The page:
"On December 14, 1862, J. H. Holbrook enlisted in the Confederate Army. He was twenty-one years old the day that he enlisted. He made a good soldier, as he was used to the hardships of poverty and self-denial. He was captured by the Federal Army at Nashville, Tenn., December 15, 1854. He was carried as a prisoner of war to Camp Douglass, at Chicago, Ill., and remained a prisoner till the war closed. When he was mustered out of service, he returned home with very little clothing, almost naked, and was seventy-five dollars in debt, with not a penny to pay his indebtedness." --Alabama Restoration Journal.

In old Ebenezer Cemetery, seven miles northwest from Bronson, Fla., in the solemn silence and stillness of the dreamless sleep we call death, rests the body of our beloved brother, Joseph H. Halbrook, between the bodies of his faithful Christian wives Margaret, his helpmeet as he ascended, and Eliza, as he descended, the mountain of life. In the army of consecrated souls sent forth from Mars Hill to battle for the right to live and to die for Christ and his cause there was not a braver, better soldier than Josie, as Margaret affectionately called him. Brother Halbrook was born in Perry County, Tenn., on December 14, 1841; enlisted in the Confederate Army on December 14, 1862; was captured by the Federal Army at Nashville, Tenn., on December 15, 1864; married, though penniless, immediately after the war, a good girl who had nothing but a pure heart and a good stock of religion, as he expressed it; obeyed the gospel almost immediately after his marriage; served the Lord faithfully the remnant of his days; and closed his earthly career on October 1, 1905. His wife, Margaret, died in the fall of 1891; Eliza, his second wife, on October 14, 1905. As he, though older than myself, was my pupil, as well as my friend and brother, I knew him intimately and well. His character was always clean. His reputation was never tarnished. His loyalty to the Lord to Christ and his cause was never questioned, never questionable. He lived to do good. He loved to do good. He did good as long as he lived. An appropriate biographical sketch and a remarkable characteristic likeness of our beloved brother constitute an important part of F. D. Srygleys popular work, Biographies and Sermons. It is a blessing to the sons and daughters of men to be permitted to read and study the biographies of such men as J. H. Halbrook. T. B. Larimore. Gospel Advocate, May 17, 1906, page 319.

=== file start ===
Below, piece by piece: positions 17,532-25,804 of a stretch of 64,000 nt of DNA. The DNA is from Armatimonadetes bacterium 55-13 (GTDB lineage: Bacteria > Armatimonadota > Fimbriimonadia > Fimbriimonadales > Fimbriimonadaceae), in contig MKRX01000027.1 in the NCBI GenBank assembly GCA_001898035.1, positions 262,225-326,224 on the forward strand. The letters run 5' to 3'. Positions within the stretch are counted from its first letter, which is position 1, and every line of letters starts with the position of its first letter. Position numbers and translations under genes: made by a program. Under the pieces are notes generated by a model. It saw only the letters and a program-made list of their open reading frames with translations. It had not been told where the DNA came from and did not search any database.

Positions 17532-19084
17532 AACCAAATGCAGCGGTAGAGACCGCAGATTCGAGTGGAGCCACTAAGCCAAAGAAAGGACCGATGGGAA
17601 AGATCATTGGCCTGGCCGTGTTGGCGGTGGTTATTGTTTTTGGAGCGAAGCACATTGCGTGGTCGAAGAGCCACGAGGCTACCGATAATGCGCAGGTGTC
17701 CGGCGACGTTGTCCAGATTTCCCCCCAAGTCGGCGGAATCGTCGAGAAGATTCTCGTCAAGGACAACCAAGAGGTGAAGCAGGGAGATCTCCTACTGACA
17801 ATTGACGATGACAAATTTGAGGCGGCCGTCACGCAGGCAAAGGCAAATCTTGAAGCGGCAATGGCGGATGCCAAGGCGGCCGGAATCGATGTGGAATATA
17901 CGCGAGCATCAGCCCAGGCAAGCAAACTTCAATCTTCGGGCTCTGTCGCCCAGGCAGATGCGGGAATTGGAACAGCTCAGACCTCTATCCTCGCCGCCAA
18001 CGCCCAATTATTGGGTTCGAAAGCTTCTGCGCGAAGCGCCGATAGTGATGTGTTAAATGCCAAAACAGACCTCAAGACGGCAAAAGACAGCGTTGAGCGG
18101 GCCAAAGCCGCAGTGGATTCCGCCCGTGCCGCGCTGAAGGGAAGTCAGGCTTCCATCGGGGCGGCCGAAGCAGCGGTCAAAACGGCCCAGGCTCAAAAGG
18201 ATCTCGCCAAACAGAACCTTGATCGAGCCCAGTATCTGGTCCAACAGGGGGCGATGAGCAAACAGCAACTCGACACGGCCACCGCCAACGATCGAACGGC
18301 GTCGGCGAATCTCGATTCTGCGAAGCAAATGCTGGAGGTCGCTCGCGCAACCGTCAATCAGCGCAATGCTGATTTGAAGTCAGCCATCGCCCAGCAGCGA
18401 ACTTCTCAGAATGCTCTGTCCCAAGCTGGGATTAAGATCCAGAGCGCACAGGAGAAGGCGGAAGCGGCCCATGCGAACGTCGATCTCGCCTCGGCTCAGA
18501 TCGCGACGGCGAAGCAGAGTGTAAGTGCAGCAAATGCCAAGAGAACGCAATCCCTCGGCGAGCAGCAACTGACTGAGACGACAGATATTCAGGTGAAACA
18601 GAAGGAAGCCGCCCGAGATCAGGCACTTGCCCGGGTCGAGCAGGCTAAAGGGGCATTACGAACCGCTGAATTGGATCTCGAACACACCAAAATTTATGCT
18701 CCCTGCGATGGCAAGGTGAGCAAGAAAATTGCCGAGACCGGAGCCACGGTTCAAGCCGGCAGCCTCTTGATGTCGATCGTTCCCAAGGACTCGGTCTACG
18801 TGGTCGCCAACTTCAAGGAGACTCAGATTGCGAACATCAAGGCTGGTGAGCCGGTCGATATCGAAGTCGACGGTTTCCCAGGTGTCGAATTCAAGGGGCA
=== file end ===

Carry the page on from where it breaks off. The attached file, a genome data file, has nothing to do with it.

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  • Maintained by: Tom Childers
  • Originally Created by: MRS
  • Added: Jul 27, 2003
  • Find a Grave Memorial ID:
  • Find a Grave, database and images (https://www.findagrave.com/memorial/7713283/joseph_h-holbrook: accessed ), memorial page for Joseph H. Holbrook (14 Dec 1841–1 Oct 1905), Find a Grave Memorial ID 7713283, citing Ebenezer Baptist Church Cemetery, Chiefland, Levy County, Florida, USA; Maintained by Tom Childers (contributor 46515204).